Seeking Freedom from Addiction
The Gift of Second Chances; When Shame Isn’t Enough: Seeking Freedom From Addiction, is a raw and honest story of Patricia Steele’s battle with addiction and recovery. Patty describes the heartbreaking, and what seems at times to be unsurmountable, consequences of her struggle with the disease of alcoholism. Her story discloses her personal journey of attraction to alcohol, recognition of her alcoholism, her attempts to become sober, and the defeat she repeatedly felt upon failing to achieve recovery.
This book was written to take the reader on a journey with the author to the depths of desperation as felt by a substance abuser. Aware that she was disappointing and frightening her family and loved ones with her drinking, Patty could not find the inner strength to remain sober. On a December night in 2007, after drinking, Patty drove drunk and caused an accident that ended a man’s life and sent her to prison for seven years. During those years, Patty was given the gift of a second chance from loved ones and friends both new and old.
Patty’s personal journey with addiction and prison is an eye-opener. This book will alter one’s perspective of addiction and divulge the truth of incarceration. From the day Patty entered prison, she knew she had to change simply to survive; prison was no place for a middle-aged, middle class, white woman who knew nothing of the streets. The tales Patty shares of the people she met in prison, and what she learned from them, are beyond anything she could have imagined. Both good and bad, these people were contributing factors to the survivor she became.
Few go untouched by addiction today. This book offers knowledge and answers for anyone trying to understand personal substance abuse or that of someone they love. Patty’s story tells of the power of love and compassion, God and forgiveness. This book is for everyone who holds a hope for a second chance.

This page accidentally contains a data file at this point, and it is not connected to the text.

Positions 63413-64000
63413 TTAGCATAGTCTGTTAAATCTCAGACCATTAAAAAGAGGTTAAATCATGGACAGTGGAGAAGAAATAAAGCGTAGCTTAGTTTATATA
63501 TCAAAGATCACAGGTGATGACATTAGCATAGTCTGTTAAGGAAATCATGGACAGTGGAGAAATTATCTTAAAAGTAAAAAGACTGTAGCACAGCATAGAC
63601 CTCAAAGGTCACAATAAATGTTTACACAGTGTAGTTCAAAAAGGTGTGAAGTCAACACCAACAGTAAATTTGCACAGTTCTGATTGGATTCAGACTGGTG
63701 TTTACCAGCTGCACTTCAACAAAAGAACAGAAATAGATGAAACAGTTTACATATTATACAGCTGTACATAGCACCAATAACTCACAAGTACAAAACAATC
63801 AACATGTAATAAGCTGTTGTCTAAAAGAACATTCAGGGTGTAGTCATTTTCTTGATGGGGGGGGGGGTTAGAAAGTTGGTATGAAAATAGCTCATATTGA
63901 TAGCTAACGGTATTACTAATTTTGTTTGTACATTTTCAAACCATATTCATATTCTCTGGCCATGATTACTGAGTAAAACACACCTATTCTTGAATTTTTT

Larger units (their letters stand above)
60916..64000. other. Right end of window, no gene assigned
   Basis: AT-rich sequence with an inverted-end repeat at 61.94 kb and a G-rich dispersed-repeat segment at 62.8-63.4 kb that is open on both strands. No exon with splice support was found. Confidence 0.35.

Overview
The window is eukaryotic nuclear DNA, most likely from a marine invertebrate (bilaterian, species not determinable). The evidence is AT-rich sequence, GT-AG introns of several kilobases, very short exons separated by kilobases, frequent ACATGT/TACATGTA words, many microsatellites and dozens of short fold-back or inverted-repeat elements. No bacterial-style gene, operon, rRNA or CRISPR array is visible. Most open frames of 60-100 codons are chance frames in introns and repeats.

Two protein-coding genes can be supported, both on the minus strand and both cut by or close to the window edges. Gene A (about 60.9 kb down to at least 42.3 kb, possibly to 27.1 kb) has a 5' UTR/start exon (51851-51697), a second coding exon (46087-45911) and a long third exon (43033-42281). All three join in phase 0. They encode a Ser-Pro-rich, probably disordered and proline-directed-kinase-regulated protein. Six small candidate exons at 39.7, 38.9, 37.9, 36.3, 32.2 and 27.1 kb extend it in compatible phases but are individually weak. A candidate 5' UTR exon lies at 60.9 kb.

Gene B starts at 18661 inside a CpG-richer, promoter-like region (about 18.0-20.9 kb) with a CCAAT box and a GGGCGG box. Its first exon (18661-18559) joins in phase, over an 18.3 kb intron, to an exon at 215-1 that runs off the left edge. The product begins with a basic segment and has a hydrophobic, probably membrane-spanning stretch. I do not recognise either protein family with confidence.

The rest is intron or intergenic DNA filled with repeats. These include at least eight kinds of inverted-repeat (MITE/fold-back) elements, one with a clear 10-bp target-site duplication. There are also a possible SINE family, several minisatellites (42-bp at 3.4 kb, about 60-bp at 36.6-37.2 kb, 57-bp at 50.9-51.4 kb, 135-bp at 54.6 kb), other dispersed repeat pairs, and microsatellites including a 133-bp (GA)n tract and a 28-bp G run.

Patricia Steele, author of The Gift of Second Chances: When Shame Isn't Enough: Seeking Freedom From Addiction, hit multiple "rock bottoms" before she was involved in a tragic accident. While driving under the influence of alcohol, she hit another vehicle, killing the driver and badly injuring the passenger of the other vehicle while injuring herself as well. This accident led to the eventual arrest, trial, conviction, and sentencing of Patricia to 7-15 years in prison.
The Gift of Second Chances: When Shame Isn't Enough: Seeking Freedom from Addiction is a memoir of Patricia's addiction to alcohol and her time in prison. She explores the winding path of an innocent girl growing up in a home where alcohol was always present to her own alcoholism. Seeing just how easily social drinking can transform into a life-altering addiction was so subtle and gradual that it was frightening. It was also terrifying watching a woman with a leg injury enter the menacing world of prison. Despite her injury and crime, she was put in Level Four security alongside murderers and violent criminals merely because of the number of years she was sentenced. She learned to accept the constant shame and judgment she received from guards along with the lack of concern from the medical staff.
In reading Patricia's memoir, my eyes were opened to two major things. First, it's astounding how difficult it is to break an addiction, but not for the reasons I'd originally thought. Patricia was so ashamed of her past actions for decades that she would drink more to numb the shame, leading to worse actions. The cycle seems infinite as loved ones harshly judge actions without kindness or understanding. Second, prison is an awful place, also for reasons I didn't consider. Prisoners are only given medical attention when absolutely necessary, so it was months before Patricia received the medicine she was getting regularly in the hospital and even in jail before she was moved to the prison. She was strip-searched frequently, and while prisons are places of strict rules and harsh punishments, they're also unpredictable. Prisoners were frequently moved, resulting in new cellmates, and chaos lurked around every corner. At one point Patricia was blamed for something she didn't do, and it was so bad that another inmate warned her that she was marked for death.